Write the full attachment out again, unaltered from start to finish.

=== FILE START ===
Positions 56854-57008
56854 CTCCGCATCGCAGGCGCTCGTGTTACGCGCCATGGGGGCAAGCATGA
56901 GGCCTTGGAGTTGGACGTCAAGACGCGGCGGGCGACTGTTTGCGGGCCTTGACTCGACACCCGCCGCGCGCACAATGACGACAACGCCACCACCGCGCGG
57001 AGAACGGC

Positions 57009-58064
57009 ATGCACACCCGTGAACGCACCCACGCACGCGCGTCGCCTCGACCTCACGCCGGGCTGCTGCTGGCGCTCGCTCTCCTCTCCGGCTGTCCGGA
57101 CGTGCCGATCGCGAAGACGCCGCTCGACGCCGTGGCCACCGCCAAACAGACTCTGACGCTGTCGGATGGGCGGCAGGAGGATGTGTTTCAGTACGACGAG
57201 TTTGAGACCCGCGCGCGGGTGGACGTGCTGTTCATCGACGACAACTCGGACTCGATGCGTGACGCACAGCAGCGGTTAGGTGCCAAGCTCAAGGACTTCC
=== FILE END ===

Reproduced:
Positions 56854-57008
56854 CTCCGCATCGCAGGCGCTCGTGTTACGCGCCATGGGGGCAAGCATGA
56901 GGCCTTGGAGTTGGACGTCAAGACGCGGCGGGCGACTGTTTGCGGGCCTTGACTCGACACCCGCCGCGCGCACAATGACGACAACGCCACCACCGCGCGG
57001 AGAACGGC

Positions 57009-58064
57009 ATGCACACCCGTGAACGCACCCACGCACGCGCGTCGCCTCGACCTCACGCCGGGCTGCTGCTGGCGCTCGCTCTCCTCTCCGGCTGTCCGGA
57101 CGTGCCGATCGCGAAGACGCCGCTCGACGCCGTGGCCACCGCCAAACAGACTCTGACGCTGTCGGATGGGCGGCAGGAGGATGTGTTTCAGTACGACGAG
57201 TTTGAGACCCGCGCGCGGGTGGACGTGCTGTTCATCGACGACAACTCGGACTCGATGCGTGACGCACAGCAGCGGTTAGGTGCCAAGCTCAAGGACTTCC